Dec 27, 2011, 8:50 AM EST
Via BTF, we find a very cool set of charts over at the Wages of Wins Journal* showing which metropolitan areas in the U.S., based on local income and size, could support expansion franchises or relocated franchises for the major sports.
The upshot for baseball: there really is no place for a team to move that isn’t already part of another team’s existing territory. The largest cities have gotten larger and richer and they are the most viable options for new or relocated franchises. New York could handle at least one more. Two if you count Stamford/Bridgeport/Norwalk, Connecticut. Chicago could handle one. The Inland Empire of California. Any of the other usual suspects such as Las Vegas are “marginal” at best.
Maybe it’s academic. It appears that the Athletics are going to get their stuff figured out soon. That leaves only the Rays as a problem. At least for now.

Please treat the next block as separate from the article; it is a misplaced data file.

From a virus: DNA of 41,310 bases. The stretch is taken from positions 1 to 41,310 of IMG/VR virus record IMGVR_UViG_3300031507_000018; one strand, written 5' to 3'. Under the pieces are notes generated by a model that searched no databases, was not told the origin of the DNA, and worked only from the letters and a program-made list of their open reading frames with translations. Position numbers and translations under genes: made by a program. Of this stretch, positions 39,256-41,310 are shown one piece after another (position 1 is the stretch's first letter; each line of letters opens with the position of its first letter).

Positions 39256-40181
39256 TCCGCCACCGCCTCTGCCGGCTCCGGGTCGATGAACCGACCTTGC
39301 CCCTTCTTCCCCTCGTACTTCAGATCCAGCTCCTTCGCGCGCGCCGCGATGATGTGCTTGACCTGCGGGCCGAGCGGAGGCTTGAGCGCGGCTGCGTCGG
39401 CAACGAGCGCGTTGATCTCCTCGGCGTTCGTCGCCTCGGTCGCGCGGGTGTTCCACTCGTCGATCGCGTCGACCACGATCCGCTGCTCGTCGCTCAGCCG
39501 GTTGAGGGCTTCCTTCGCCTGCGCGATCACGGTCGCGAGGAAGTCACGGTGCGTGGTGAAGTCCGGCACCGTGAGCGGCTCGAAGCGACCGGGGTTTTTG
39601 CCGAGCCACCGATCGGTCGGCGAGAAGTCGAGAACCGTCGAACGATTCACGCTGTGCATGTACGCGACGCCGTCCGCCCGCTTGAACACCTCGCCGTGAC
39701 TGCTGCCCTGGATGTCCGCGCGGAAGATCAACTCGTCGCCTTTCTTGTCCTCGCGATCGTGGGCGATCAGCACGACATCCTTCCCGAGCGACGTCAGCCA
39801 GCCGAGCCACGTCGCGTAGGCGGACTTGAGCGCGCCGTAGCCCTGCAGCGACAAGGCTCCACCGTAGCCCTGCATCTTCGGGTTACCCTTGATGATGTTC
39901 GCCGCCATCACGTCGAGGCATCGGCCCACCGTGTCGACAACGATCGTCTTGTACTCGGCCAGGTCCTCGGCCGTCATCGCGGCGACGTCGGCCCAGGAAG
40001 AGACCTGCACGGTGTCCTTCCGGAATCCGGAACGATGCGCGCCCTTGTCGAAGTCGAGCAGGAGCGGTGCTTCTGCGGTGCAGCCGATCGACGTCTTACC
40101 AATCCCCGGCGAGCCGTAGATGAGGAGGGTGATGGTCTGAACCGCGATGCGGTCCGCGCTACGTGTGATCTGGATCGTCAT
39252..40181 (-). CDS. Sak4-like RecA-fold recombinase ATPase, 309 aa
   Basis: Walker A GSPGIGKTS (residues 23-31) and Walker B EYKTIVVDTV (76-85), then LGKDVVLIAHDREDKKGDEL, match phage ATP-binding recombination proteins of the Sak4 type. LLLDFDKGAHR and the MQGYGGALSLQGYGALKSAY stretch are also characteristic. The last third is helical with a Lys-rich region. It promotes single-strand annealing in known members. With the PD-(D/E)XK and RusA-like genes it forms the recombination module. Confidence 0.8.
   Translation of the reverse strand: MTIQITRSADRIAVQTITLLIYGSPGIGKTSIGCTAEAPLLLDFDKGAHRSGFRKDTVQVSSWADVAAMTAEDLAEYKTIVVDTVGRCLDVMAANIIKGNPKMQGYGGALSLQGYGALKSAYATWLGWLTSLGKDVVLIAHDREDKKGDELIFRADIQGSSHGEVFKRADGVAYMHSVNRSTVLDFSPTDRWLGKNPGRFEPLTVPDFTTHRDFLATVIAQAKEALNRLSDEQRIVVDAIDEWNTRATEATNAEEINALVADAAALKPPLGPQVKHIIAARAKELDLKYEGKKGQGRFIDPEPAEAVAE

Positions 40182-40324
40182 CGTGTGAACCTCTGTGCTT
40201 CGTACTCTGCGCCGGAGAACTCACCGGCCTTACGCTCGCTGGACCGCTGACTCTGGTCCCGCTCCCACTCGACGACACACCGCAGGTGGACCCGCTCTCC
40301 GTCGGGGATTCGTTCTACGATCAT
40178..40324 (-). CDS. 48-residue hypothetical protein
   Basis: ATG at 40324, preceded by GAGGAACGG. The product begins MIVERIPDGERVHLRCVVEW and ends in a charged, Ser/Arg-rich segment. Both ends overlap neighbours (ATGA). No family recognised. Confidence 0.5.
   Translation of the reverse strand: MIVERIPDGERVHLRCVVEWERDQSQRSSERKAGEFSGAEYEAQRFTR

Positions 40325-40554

* Yes, I realize the post is from October. I never saw it before, though, and that’s one of the reasons why I go to Baseball Think Factory every day. They always find this kind of stuff.
- Merry Christmas from HBT! 30
- THE YEAR IN REVIEW: HBT’s most commented-upon stories of the year 83
- The Yankees are treating Alex Rodriguez differently than they treated Derek Jeter. So what? 36
- Braves sign setup man Jason Grilli to two-year contract 13
- My Imaginary Hall of Fame Ballot 119
- Phil Hughes signs a three-year extension with the Twins 27
- The Padres have talked to the Phillies about Cole Hamels 23
- Why is John Smoltz a shoo-in for the Hall of Fame? 63
- Bud Selig will get a $6 million a year pension. Which is obscene. (145)
- My Imaginary Hall of Fame Ballot (119)
- Today’s specious anti-Mike Piazza-for-the-Hall-Fame argument (94)
- St. Petersburg City Council votes down deal to allow Rays to look for new stadium site (90)
- Phillies GM told Ryan Howard they’d be better off “not with him but without him” (85)